Jeremy Avigad and Erich Reck in their remarkable historical paper "Clarifying the nature of the infinite: the development of metamathematics and proof theory" claim that one of the factors of becoming of abstract mathematics in the late 19 century (as opposed to concrete mathematics or hard analysis) was the fact, that using more abstract notions we can avoid a lot of calculations to obtain the same result. Let me quote them:

The gradual rise of the opposing viewpoint, with its emphasis on conceptual reasoning and abstract characterization, is elegantly chronicled by Stein[110], as part and parcel of what he refers to as the “second birth” of mathematics. The following quote, from Dedekind, makes the diﬀerence of opinion very clear:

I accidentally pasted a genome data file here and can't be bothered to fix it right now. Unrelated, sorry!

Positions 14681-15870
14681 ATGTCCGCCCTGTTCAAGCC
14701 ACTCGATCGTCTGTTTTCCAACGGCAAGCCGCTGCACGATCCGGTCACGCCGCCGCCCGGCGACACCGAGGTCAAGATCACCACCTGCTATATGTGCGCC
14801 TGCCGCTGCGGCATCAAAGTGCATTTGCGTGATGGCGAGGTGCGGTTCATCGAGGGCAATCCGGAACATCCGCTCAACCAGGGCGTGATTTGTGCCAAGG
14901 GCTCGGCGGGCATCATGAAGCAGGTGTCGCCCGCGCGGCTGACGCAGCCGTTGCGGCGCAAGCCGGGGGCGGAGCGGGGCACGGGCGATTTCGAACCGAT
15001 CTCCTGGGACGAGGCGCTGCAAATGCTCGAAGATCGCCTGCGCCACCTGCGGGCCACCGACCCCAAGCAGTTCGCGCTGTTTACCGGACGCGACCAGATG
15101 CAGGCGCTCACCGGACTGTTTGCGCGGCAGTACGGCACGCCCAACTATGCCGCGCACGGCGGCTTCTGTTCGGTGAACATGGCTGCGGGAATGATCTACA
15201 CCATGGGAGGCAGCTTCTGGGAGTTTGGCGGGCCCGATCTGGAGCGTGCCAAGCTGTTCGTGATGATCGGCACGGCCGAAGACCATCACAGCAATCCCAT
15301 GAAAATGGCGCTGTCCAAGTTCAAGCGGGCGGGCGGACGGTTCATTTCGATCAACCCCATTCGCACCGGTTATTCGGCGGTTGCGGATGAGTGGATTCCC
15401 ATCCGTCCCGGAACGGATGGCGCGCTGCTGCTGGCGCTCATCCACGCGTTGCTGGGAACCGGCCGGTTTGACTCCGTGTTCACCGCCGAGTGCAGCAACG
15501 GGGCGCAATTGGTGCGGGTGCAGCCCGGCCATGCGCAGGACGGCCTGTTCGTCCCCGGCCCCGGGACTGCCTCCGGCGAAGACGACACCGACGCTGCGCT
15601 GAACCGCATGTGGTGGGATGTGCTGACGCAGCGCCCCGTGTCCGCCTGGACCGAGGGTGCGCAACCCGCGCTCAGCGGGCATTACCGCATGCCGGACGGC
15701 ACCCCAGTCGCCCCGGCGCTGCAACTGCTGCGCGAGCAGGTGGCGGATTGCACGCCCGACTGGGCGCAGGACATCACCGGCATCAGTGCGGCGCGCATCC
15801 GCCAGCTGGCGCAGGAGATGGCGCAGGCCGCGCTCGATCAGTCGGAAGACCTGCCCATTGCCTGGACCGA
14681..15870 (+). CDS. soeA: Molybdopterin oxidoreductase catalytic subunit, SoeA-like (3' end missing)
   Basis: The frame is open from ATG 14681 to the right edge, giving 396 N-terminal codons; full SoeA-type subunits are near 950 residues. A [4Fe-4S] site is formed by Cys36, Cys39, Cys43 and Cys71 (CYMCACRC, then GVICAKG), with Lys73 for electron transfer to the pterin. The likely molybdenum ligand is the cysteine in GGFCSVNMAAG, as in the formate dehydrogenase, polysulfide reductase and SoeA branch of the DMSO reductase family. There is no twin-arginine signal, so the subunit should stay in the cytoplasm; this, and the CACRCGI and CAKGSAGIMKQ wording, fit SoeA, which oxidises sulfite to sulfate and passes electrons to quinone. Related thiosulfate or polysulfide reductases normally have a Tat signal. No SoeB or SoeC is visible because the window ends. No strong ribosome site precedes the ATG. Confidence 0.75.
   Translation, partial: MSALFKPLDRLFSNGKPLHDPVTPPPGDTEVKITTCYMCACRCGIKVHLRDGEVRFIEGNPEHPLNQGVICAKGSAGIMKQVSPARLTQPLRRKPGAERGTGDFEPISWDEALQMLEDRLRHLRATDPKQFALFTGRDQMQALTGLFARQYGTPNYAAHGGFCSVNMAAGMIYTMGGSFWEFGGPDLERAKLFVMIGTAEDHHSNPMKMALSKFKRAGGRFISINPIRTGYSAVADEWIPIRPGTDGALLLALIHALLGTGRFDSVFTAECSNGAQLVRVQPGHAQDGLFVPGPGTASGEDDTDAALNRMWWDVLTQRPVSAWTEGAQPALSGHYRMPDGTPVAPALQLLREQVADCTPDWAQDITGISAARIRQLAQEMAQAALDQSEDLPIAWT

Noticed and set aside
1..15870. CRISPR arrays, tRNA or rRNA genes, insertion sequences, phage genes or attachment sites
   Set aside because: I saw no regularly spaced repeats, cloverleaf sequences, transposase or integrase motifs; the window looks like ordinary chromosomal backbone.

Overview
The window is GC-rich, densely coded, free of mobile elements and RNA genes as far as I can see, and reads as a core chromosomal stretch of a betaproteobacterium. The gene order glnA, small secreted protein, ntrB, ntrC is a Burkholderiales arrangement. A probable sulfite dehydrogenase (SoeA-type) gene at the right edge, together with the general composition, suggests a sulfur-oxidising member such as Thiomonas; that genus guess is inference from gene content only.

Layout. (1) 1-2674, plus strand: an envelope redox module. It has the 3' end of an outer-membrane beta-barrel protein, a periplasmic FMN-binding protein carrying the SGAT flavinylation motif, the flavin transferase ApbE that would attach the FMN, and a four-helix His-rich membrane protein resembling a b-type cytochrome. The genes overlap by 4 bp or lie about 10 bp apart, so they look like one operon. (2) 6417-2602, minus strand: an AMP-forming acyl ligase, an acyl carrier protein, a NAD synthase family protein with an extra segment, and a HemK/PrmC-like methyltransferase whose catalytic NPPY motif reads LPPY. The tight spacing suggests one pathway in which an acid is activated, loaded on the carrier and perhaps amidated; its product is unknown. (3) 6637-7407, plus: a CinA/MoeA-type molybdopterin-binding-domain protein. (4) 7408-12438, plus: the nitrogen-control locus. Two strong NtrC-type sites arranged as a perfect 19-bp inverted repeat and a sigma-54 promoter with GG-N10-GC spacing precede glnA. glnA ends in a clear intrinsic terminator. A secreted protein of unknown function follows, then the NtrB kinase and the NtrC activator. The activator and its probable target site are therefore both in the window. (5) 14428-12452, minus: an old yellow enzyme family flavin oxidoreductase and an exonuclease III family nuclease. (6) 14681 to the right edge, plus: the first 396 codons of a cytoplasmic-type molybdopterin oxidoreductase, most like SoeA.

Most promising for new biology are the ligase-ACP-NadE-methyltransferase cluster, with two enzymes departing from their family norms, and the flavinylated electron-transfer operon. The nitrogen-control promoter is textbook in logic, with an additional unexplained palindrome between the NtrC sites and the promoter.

A theory based upon calculation would, as it seems to me, not oﬀer the highest degree of perfection; it is preferable, as in the modern theory of functions, to seek to draw the demonstrations no longer from calculations, but directly from the characteristic fundamental concepts, and to construct the theory in such a way that it will, on the contrary, be in a position to predict the results of the calculation (for example, the decomposable forms of a degree).

In other words, from the Cantor-Dedekind point of view, abstract conceptual investigation is to be preferred over calculation.

So, my question is: do you know some concrete examples from concrete fields of avoiding calculation mass by the use of abstract notions? (term "calculation" here means any type of routine technicality). I can't remember where I read it but some examples one can find in category theory and topoi (not sure).

Thanks in advance